For real industrial action (opinion)

February 11th was the TUC ‘Day of Action’ at least in Yorkshire and Humberside and the South East – not that you would have noticed unless you were in the know.

Strike for the day… or an hour… or take whatever action seems appropriate’ or ‘give a day’s wages… or an hour’s…’  – yes, the usual watering-down of calls to action that we have come to expect from the TUC. It’s the usual waste of people’s militancy: days of token action, a waste perfected during the health-workers’ dispute when the surge of solidarity felt by working people for these workers was squandered in regional days of action whose only result was a lost day’s pay. 

The February day of action was doomed to fail for many reasons. Its terms were deliberately left imprecise to allow the lowest level of involvement, fostering the ‘I did my bit – I gave an extra quid to the miners’ attitude. 

It was also called without any significant publicity or preparation. Where were the thousands of posters calling for action? Where were the mass meetings?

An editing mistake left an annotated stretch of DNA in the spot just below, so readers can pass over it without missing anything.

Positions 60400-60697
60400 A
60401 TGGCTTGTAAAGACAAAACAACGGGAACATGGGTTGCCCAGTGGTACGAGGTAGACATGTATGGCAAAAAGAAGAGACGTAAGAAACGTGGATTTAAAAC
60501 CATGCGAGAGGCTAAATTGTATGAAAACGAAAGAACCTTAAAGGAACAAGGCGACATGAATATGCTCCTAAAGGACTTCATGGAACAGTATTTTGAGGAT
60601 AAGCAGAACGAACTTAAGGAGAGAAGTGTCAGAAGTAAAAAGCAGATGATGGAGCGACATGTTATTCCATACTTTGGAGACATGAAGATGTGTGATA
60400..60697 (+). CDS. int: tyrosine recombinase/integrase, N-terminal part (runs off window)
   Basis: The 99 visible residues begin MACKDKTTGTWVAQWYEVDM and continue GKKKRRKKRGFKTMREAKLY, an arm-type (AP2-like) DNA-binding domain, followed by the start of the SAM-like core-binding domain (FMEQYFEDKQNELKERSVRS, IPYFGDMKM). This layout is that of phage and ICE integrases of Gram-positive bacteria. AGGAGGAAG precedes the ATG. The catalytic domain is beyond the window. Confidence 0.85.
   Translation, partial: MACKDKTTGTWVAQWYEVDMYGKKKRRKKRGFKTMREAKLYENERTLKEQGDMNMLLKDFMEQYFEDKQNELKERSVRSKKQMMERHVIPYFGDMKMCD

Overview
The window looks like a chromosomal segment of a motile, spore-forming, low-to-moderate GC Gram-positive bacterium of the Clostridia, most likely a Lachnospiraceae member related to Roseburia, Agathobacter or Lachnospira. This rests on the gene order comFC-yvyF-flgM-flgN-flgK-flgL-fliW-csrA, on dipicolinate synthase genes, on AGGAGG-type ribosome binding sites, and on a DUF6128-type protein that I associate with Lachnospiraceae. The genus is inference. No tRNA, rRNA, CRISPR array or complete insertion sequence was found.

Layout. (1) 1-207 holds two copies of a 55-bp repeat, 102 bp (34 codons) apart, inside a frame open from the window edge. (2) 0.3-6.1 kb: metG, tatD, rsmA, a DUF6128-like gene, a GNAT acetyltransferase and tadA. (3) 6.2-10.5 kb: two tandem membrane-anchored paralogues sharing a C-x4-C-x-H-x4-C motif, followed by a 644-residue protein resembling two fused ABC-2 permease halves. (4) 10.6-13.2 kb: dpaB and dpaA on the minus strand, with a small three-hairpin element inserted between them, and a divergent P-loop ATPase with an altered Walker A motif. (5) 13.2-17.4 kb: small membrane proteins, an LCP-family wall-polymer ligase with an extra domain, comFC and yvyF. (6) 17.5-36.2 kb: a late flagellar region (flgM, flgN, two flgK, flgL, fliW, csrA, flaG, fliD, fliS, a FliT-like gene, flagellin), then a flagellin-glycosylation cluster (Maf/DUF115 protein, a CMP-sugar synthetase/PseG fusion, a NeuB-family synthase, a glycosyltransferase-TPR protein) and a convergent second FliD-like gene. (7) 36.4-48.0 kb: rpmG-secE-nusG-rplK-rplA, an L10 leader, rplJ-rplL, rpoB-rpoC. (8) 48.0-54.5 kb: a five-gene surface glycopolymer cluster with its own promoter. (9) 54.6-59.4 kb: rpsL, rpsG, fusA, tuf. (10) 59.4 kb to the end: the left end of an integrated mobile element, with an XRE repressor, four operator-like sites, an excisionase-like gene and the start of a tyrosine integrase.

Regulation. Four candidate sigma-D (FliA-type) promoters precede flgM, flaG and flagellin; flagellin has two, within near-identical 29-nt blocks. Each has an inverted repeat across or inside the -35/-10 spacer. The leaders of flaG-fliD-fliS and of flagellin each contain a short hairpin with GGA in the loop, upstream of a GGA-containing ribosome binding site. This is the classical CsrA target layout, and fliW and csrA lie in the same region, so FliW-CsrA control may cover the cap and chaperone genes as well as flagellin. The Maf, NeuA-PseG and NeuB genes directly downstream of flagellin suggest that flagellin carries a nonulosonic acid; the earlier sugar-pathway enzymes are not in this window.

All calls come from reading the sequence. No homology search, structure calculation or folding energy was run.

All we got were some grubby leaflets, vaguely urging some kind of action, from SERTUC or Yorkshire and Humberside TUC. Who the hell are they? What relevance do they have to the shop floor? 

As it was, only the most militant workers took any action. Certain pits held mass pickets with the help of miners support groups from other towns, and power stations throughout the North were also picketed. 

But this is only a fraction of the support present in the working class for the miners. How can this support be mobilised by a body as remote from workplace practice and as hostile to industrial action as the TUC

In the here and now an all out general strike call from the NUM ignoring the TUC, could move workers to action. A strike call independent of Trade Union bureaucracy and vigorously advertised could meet with success. 

But the events of the last year underline that for the future we need to forge a new unionism, militant and independent of political parties, solidly based on a rank and file movement. 

In February 4,000 Spanish workers in a single city, Vittoria, came out in sympathy when three militants were imprisoned. The sort of unionism we have in Britain couldn’t manage to call out 4,000 in the whole country on February 11th. 

Models for a unionism which can inspire workers to militant action exist. It’s time to look to this syndicalist tradition and learn from it in Britain today. 

Guy Cheverton 

Direct Action March 1985